I’ve attended many conferences, with major themes focusing on the music-tech community. Over the last 6 years, during the growth of social media and the expansion of community-building tools, I’ve observed recurring and like-minded questions asked by panelists from every background. Similar core issues arise amongst community creators and leaders. As niche intimate communities grow to bountiful online spaces where humans transcend physical boundaries and interact globally in meaningful ways, creators are asking:
What happens to the offline component? How does a community grow? What kind of space am I building? What’s it all for, anyway?!
Mom 2.0 Summit
I recently attended Mom 2.0 Summit in New Orleans. Marketers, Moms and Mums covered high-level concepts; the keynote from Abigail Disney and Lois Vossen united the audience as a powerful community, empowered by tools to “heal the world where you are.” As digital storytellers, the “mommy blogging” community is a powerful contingency and their energy is positively different; I knew I was in a room full of powerful and driven women, community creators, leaders and builders. They know what tools to use, and draw in amazing sponsors like Whirlpool. Not only did I want the washer/dryer on display at Mom 2.0 Summit, I knew I wasn’t going to end up simply teaching these women how to craft an “@ reply” on Twitter.
The Four Questions
Among a list of amazing speakers, Laney Whitcanack and I ran a workshop, Building Community or Building Business: A Blueprint for Creating Space.
In the music space, we often discuss the union between offline communities at live music events with online music communities. Many artists are trying new things to bring content online, but the live music online/offline space has yet to be conquered. Many of the moms I met in New Orleans expressed similar disconnections within their own communities. Together, Laney and I helped community leaders discover answers to this by going through a few exercises while shying away from mentioning any specific tools. We asked four questions of community leaders:
What is the purpose of your community?
What kind of space do you want it to be and what do you want from it?
Secret Sauce: What are you doing to help participants disclose, share, and follow information?
What is the structure of the community?
In a fast hour, we drew Venn diagrams, learned about a community of teachers sharing information online, and a community focusing on bountiful friendships between Muslim and Jewish Americans. We tried to focus mostly on answering the questions without relying on the preference of one social tool over another, but it was impossible to ignore the benefits of Ning and the benefits a community creator enjoys by choosing Ning’s platform. A creator might want to build a “living room” with a forum, or a “community recreation center” using Ning groups. Because they adapt so easily to growth, Ning’s products enable the “secret sauce” necessary to help participants disclose, share and follow information. Ultimately the creator must make regular decisions about the environment and is empowered to grow large spaces filled with people from around the world for distinct purposes. For our workshop, we reviewed what tools are best and for what purpose, and purposely focused on growth, space, and creative communication, all of which are fully enabled by Ning. It felt great to be there, knowing that these conversations were not future tripping – we were talking about what community leaders and creators can do right now. It dawned on me during the workshop that Ning speaks the language of a worldwide web; within the right space, any community can transcend spoken word.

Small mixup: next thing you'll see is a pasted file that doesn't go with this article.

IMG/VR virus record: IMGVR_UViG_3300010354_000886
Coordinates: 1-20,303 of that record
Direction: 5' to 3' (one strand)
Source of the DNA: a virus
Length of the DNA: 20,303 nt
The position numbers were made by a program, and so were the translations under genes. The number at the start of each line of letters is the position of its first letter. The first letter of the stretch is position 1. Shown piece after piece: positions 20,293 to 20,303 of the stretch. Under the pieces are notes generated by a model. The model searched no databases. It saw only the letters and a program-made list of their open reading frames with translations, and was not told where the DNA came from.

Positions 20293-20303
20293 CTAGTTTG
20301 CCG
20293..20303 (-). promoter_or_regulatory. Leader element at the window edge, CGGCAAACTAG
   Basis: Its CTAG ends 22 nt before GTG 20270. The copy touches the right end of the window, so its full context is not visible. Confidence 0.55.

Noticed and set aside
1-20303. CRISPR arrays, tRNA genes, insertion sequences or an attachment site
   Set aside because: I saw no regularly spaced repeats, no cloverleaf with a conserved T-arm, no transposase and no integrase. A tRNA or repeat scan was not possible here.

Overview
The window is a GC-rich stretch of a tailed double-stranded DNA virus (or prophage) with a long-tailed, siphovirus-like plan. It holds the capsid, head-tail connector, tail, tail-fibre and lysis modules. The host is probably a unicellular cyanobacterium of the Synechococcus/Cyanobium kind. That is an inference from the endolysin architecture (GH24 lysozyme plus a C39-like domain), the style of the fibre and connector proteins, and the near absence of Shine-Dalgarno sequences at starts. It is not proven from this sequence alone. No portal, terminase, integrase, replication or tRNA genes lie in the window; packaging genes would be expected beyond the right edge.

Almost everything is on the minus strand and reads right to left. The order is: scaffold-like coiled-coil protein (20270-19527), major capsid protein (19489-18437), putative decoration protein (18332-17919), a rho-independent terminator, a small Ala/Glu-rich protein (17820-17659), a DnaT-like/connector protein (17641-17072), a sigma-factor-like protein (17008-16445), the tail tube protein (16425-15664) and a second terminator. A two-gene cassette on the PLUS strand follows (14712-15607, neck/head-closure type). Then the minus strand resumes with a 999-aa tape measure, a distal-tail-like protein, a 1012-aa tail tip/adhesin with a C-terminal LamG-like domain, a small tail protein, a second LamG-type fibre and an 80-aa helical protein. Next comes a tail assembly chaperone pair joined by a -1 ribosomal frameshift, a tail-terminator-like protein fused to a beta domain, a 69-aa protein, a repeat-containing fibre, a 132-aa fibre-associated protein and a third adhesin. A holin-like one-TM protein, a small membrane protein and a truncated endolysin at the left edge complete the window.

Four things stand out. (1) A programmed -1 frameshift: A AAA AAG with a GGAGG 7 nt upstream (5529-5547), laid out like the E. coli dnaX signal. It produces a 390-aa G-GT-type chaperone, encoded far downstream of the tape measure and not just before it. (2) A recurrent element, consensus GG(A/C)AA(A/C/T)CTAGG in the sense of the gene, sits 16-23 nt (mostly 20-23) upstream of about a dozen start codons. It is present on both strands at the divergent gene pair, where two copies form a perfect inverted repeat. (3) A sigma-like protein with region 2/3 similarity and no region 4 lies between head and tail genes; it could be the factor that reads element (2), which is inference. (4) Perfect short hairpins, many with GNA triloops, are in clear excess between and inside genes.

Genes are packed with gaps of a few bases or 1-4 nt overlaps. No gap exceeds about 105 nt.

The gap between online and offline communities can be tough to bridge. In music, the common activity is obvious; music fans go to shows offline. But moms have many common interests, ranging from teaching to aerospace engineering. While the communities grow en mass online, at the conference there was a strong desire to unite offline, too. One way to bridge this gap is to find leaders in a community who want to take on specific regions and organize activities to drive engagement, such as posting great content from activities for the rest of the community to experience. With Ning groups and calendars, this strategy is easy to execute. In the end, the number one question that must be revisited every 12-18 months: What is the purpose of my community?
Show Mom The Money
One unanticipated and recurring question raised: How do you monetize? The growth and popularity of “mommy blogging” communities built from the heart is incredible. And the thirst for these communities is ever-present. This leads to a conundrum—time needed to manage and money to support these mom epicenters. And that’s where choosing the right tool does play a role in community building decisions; this is where Ning shines. Having full control over if and where advertisements appear in online communities, or ways to incorporate guerilla advertising in an authentic way becomes incredibly powerful and attractive to advertisers and people trying to reach community members. Additionally, people are willing to pay a premium for valuable and useful content they can digitally access. Going back to the bridge between online and offline, branded merchandise and fundraising add true value to any social destination by making the online community more tangible, real. Giving a real value to your community makes it, well, priceless.
Corey Denis is VP of Digital Marketing at TAG Strategic, a digital entertainment consulting firm. She has been pioneering digital music marketing since 1999. She also founded Not Shocking, working with clients like SoundExchange, Michael Tilson Thomas, IRIS Distribution, Inu and Todd Fancey.
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